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DWS finds trace contaminant in South Kona backup wells

December 5, 2017 - 12:05am

KAILUA-KONA — The Hawaii County Department of Water Supply has detected trace amounts of dalapon — a commonly used herbicide — in two South Kona water sources, the department announced in a press release Monday.

DWS discovered the contamination during routine water quality monitoring conducted in November. The U.S. Environmental Protection Agency maximum contaminant level is 200 micrograms per liter. According to the release, the amount of Dalapon registered in South Kona was between 1-2.5 micrograms, far below the EPA standard. It therefore poses no risk to public health, DWS said.

The release quoted the EPA and the state Department of Health indicating that minor health problems in humans are only observed after several years of consuming drinking water contaminated by dalapon.

While the DWS has said the water is safe to drink, it may not be consumed anytime soon. The two contaminated sources are Ke‘ei Well A and Ke‘ei Well B, which serve as backup wells in the South Kona system.

“These wells are not utilized unless the primary wells for this area fail,” Kaiulani Matsumoto, DWS interim information and education specialist, wrote Monday in an email to West Hawaii Today. “Under normal conditions, the primary wells for this area are the Haleki‘i Deep Well and Ke‘ei Well D, which are able to meet the daily water demands of the system.”

She added that Dalapon has never been detected in DWS wells or water sources prior to November.

Margaret Wille, former Hawaii County Council member who represented North and South Kohala, said it’s the first time she’s ever heard of any Big Island water sources being contaminated.

When asked if contaminants had ever been detected in any well or water source prior to November, Matsumoto wrote, “DWS conducts routine water quality testing for approximately 80 regulated contaminants in each of its 23 regulated water systems, all of which continue to be in compliance with federal and state standards for drinking water.”

DWS hasn’t identified the source of the contamination or how it made its way into the South Kona water supply. Matsumoto said there’s nothing about the two backup wells that make them more susceptible to potential contamination than any others.

“Any contaminant that is placed on the ground could travel downward into the ground and eventually enter the underground aquifer,” she explained. “Subsurface geology and rainfall can affect the rate at which a contaminant may move from the surface downwards. Because of this, (DWS) is required to continually conduct water quality testing to identify any changes in our water quality.”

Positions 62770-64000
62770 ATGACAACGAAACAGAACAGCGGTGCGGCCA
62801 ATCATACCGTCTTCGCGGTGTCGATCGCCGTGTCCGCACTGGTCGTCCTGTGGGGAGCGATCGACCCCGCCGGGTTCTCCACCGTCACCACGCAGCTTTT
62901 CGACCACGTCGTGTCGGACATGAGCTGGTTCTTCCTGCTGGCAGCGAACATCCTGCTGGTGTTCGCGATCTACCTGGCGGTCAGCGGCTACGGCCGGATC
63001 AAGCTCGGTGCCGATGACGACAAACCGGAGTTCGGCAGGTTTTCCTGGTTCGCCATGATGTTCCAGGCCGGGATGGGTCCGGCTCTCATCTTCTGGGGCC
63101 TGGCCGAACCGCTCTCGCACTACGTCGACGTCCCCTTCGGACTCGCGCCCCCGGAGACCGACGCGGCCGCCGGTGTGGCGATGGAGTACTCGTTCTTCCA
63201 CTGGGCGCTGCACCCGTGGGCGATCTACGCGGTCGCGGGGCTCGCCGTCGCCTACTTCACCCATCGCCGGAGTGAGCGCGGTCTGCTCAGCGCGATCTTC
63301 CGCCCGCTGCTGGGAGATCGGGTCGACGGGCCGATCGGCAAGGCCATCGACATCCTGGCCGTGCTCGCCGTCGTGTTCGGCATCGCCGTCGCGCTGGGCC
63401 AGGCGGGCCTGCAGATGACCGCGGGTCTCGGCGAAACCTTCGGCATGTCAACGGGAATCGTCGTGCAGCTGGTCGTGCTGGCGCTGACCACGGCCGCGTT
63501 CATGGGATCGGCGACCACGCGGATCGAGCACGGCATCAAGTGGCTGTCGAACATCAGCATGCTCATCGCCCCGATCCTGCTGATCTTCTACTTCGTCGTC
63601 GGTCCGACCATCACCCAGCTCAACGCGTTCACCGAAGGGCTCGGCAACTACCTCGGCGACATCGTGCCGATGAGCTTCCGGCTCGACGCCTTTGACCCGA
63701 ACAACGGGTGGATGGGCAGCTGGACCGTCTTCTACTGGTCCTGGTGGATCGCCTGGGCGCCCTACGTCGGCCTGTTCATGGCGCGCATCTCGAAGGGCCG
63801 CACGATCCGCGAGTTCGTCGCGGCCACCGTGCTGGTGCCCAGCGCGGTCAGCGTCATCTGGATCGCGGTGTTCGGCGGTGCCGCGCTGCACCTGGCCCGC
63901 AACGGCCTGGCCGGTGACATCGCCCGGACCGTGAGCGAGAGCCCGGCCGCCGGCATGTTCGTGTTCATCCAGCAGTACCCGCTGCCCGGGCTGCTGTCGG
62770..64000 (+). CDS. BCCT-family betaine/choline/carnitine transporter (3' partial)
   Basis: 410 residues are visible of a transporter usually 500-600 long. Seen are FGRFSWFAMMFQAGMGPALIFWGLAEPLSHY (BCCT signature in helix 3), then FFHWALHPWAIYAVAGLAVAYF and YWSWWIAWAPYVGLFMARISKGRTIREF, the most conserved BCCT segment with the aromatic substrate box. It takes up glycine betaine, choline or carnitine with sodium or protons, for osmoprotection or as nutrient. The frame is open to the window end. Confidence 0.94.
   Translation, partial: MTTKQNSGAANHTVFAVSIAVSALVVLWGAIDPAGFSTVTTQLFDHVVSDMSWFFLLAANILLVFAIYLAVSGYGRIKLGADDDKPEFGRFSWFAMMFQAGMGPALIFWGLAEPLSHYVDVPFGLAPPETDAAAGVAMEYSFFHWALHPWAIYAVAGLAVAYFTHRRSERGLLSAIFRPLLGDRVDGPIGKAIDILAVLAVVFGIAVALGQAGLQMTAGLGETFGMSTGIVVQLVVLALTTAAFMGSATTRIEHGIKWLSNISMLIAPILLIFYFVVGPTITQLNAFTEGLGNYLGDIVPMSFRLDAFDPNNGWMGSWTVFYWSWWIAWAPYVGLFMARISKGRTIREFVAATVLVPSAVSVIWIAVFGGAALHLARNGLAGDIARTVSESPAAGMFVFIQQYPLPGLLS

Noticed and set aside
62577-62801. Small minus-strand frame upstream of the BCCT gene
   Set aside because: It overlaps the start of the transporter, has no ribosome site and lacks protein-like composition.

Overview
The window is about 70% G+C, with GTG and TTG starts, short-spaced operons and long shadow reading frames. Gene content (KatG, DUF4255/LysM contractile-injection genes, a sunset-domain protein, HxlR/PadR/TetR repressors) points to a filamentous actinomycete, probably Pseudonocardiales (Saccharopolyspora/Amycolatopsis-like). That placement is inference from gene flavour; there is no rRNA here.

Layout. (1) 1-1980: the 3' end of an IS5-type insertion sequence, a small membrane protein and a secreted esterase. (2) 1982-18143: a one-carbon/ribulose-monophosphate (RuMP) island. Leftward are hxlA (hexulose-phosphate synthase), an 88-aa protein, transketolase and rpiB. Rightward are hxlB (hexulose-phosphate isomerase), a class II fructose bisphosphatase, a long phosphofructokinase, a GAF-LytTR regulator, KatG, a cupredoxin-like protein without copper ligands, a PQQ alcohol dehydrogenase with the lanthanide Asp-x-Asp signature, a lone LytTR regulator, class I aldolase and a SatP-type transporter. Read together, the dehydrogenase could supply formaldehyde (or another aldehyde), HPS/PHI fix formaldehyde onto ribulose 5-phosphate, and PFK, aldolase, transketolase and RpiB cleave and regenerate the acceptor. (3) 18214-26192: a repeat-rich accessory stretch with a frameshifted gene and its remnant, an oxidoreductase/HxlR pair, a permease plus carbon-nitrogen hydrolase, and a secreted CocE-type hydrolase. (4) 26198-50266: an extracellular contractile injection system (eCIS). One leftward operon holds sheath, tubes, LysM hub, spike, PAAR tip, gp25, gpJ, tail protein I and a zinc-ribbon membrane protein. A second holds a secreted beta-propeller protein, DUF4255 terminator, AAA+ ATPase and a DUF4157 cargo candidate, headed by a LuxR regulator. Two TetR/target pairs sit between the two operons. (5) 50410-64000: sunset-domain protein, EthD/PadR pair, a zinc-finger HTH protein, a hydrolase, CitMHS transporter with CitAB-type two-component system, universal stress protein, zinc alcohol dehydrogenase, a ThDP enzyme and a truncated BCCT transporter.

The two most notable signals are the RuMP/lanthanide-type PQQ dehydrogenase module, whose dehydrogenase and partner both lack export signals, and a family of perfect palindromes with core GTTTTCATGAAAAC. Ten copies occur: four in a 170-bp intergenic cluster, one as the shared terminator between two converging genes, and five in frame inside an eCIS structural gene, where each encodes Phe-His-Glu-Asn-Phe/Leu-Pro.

The EPA classifies Dalapon as a general use herbicide commonly used for control of annual and perennial grasses, according to the Cornell University website. South Kona is known for its agricultural production and weed control on farms is one possible source of the contamination.

“Weeds just grow like they’re on steroids here in Hawaii,” said Suzanne Shriner, president of the Kona Coffee Farmers Association. “Pretty much most crops, except our organic farmers, are going to use some sort of herbicide.”

She added there are both regulated and nonregulated herbicides, but most farmers choose the nonregulated options that pose low health concerns, don’t require a special license to purchase and can be procured by anyone.

Wille, who now serves as chairperson of the Hawaii County Democrats Committee and co-chairperson of the Legislative Committee for the Democratic Party of Hawaii, said a top party priority this coming legislative session will be to initiate buffers and create restrictions on pesticides to protect sensitive environmental regions and social areas.

The biggest obstacle to such legislation, she said, is the powerful lobby behind the chemical production industry.

“This legislation is to prevent this kind of thing from happening,” she said.

The state Department of Health also released information Monday that it detected polychlorinated biphenyls, an organic chemical contaminant, in a reservoir tank utilized by the Kauai Department of Water Kekaha-Waimea Drinking Water System that serves approximately 5,800 people.

In a release, the DOH said none of those customers consumed contaminated water based on tests of samples from the water distribution system.

Deep well updates

The Keopu Deep Well in North Kona, which can serve accounts both north and south of the Keopu and Waiaha areas, is on track to return to service by the DWS target date of Dec. 20.

If all goes well, Matsumoto said DWS will reduce the mandatory 25 percent usage restriction to a 10 percent voluntary conservation. If that happens, it will be the first time since January there hasn’t been at least a 25 percent restriction on water use in North Kona.

The department will then turn its sites to the Hualalai Deep Well and Keahuolu Deep Well repairs. Both have failed multiple times in recent months. The equipment at the bottom of the deep well at Waiaha must still be recovered after a cable snapped during a removal effort earlier this year.

There is no timetable in place for any of those three North Kona wells to return to service.

The HOVE Deep Well site in Ka‘u, the only county water source serving Hawaiian Ocean View Estates and the Ranchos Area, remains down.

Matsumoto said the contractor has removed both the pump and motor, determining that an inoperable motor was the cause of the failure. A spare motor is on its way to the site, DWS said in a release Monday.

“The pump has been sent back to the manufacturer for refurbishing and is expected to be back on site by early January 2018,” Matsumoto said.

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